NMA Article: Driving News Roundup: May 26, 2016
This is a regular feature on the NMA Blog, where we highlight some of the most interesting driving news stories of the week.
Pennsylvania: Should distracted driving penalties be similar to those for DUI?
Motorcycle rights activists rallied at the Pennsylvania State Capitol on Monday for a bill that would enhance penalties for distracted driving. House Bill 853 would allow additional sentences of up to five years when distracted drivers hurt or kill someone. The goal is to bring distracted driving penalties in line with those for DUI.
Letís Use Self-Driving Cars to Fix Americaís Busted Infrastructure
An entire sector of the federal government is held hostage by the last century. The death spiral of the gas tax, and the other broken user-fees, demand we reform federal transportation funding, harness emerging technology, and guide the autonomous vehicle revolution.
Are live drivers too scared to merge with self-driving cars?
We are seeing a steady growth in innovation across the autonomous car sector, but public perception towards self-driving is still very hesitant, according to a new study. The drivers that answered the survey, conducted by the University of Michigan, still prefer a car with no self-driving capabilities to a partial self-driving car or a fully driverless vehicle.
Feds flash their badges on auto data
On the morning of Feb. 12, a collection of the auto industry’s leading cybersecurity experts gathered at a sprawling FBI complex in Quantico, Va., to meet with an elite digital SWAT team called the Operational Technology Division. Leaders of the division explained that they were interested in capturing connected-car data for investigations and outlined the requisite legal process.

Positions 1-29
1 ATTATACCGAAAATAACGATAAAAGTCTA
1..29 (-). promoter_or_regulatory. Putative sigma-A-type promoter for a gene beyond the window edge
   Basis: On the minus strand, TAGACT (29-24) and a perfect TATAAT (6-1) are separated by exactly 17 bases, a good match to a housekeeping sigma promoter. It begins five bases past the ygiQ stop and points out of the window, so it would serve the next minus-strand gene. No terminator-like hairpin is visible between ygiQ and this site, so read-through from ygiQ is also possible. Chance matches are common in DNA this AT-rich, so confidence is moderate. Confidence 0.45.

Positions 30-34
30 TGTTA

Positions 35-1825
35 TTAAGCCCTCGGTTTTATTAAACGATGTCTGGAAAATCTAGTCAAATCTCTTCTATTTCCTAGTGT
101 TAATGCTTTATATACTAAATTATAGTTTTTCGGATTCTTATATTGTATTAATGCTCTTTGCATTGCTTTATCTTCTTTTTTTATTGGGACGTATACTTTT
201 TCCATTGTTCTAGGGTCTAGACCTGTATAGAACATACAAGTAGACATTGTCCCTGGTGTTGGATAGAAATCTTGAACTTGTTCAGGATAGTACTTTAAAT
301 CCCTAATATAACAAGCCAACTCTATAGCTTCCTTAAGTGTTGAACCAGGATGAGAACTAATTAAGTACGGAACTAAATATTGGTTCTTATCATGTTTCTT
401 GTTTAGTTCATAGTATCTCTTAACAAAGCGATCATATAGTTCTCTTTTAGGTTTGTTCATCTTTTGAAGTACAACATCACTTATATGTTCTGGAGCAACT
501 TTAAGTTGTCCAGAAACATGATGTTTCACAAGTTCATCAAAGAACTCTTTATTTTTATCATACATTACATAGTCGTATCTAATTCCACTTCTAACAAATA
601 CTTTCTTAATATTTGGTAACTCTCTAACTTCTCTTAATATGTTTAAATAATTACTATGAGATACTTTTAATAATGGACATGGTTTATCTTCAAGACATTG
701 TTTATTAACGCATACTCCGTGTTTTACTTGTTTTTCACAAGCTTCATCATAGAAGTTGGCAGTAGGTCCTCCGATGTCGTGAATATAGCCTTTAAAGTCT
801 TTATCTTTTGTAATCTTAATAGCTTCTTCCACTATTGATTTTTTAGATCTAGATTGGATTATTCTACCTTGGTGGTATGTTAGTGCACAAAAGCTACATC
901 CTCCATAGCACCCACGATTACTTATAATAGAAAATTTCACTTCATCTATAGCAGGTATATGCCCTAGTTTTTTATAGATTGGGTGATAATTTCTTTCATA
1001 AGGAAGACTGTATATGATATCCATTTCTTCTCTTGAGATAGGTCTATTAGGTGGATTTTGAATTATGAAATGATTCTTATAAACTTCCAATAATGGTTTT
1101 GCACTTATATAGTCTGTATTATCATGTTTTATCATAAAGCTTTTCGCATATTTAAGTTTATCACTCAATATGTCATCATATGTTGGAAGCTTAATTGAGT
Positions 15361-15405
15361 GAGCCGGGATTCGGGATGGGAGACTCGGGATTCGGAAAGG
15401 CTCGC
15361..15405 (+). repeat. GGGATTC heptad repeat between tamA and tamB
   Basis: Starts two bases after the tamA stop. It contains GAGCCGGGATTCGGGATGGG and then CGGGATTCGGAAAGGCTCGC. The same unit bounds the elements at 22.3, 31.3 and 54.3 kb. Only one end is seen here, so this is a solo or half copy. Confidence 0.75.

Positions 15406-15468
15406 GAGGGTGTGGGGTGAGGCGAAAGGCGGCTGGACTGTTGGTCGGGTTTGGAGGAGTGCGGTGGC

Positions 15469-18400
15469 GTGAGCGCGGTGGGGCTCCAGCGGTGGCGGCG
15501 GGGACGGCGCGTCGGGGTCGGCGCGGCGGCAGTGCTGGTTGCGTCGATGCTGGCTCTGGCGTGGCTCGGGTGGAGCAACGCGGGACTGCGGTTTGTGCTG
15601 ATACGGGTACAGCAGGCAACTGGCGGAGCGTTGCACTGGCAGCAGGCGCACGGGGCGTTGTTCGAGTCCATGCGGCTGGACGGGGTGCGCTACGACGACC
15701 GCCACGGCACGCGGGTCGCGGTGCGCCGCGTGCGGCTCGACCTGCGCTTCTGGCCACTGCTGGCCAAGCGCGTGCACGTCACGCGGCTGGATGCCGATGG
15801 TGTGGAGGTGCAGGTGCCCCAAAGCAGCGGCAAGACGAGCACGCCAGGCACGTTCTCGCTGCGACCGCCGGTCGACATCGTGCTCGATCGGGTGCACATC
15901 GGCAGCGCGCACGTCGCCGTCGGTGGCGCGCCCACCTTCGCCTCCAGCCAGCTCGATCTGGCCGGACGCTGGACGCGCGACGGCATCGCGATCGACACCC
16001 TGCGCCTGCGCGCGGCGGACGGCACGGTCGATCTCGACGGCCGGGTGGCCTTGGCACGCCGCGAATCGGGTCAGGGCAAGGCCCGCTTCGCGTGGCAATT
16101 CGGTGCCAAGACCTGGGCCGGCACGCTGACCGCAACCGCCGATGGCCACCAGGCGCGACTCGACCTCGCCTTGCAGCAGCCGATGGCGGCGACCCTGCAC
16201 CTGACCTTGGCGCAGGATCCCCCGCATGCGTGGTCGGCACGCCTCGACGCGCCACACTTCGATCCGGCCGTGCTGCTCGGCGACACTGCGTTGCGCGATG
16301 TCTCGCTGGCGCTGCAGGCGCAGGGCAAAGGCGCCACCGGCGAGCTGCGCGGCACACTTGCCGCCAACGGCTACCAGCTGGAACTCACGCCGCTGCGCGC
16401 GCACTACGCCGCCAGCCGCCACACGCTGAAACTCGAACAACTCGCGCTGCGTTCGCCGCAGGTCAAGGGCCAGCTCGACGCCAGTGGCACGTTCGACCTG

Hacking fears grow as cars become more high tech
Itís no longer the stuff of science fiction: cars zipping down the highway with no driver behind the wheel. Researchers in the Triangle are playing a key role in developing this new technology, but they point out one thing standing in the way of this becoming commonplace on the roads is the susceptibility of cars to hacking.
Accident vs. Crash ó Why does the lingo matter?
Roadway fatalities are soaring at a rate not seen in 50 years, resulting from crashes, collisions and other incidents caused by drivers. Just don’t call them accidents anymore. That is the position of a growing number of safety advocates campaigning to change a 100-year-old mentality that they say trivializes the single most common cause of traffic incidents: human error.
Louisiana: Bill for red-light camera warning passes; but watch out for those speed cameras
A bill that would make sure every red-light camera in the state is clearly marked, is on its way to the Governor’s desk, but it did not include similar rules for cameras that catch speeders. The House voted 88-1 in favor of making sure drivers have advance warning. The bill had already passed the Senate.
Iowa: Ames Slowing Motorists Without Red-Light, Speed Cameras
The City of Ames has addressed problems of excessive speed in the city, not with a speed trap or ticketing cameras, but with something called dynamic feedback signs. The signs track each vehicles’ speed and display it below the road’s posted speed limit. This is viewed as a gentle reminder to slow down in residential and one business neighborhoods in Ames.
To see more stories like the ones above, check out our NMA Driving News site. Each weekday we update the site with news stories that are interesting and/or informative for drivers like you.
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